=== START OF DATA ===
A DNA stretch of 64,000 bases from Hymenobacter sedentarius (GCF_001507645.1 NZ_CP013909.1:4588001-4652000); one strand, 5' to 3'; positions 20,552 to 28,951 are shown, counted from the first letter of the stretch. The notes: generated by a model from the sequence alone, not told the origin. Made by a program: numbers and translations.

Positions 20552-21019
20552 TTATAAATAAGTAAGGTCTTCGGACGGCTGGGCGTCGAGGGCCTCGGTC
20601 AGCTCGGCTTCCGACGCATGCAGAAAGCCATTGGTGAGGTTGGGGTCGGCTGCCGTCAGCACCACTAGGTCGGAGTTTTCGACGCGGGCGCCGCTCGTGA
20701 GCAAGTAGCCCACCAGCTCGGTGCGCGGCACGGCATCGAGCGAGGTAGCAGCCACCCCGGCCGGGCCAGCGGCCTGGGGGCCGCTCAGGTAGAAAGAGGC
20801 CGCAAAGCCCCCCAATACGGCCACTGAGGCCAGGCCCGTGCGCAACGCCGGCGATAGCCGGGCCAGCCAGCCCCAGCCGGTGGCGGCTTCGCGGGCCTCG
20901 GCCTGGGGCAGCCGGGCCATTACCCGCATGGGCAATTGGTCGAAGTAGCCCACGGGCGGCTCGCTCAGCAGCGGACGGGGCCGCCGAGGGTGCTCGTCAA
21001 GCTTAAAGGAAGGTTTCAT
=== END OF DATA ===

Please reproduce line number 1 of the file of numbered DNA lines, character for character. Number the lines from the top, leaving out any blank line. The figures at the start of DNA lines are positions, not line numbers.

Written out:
A DNA stretch of 64,000 bases from Hymenobacter sedentarius (GCF_001507645.1 NZ_CP013909.1:4588001-4652000); one strand, 5' to 3'; positions 20,552 to 28,951 are shown, counted from the first letter of the stretch. The notes: generated by a model from the sequence alone, not told the origin. Made by a program: numbers and translations.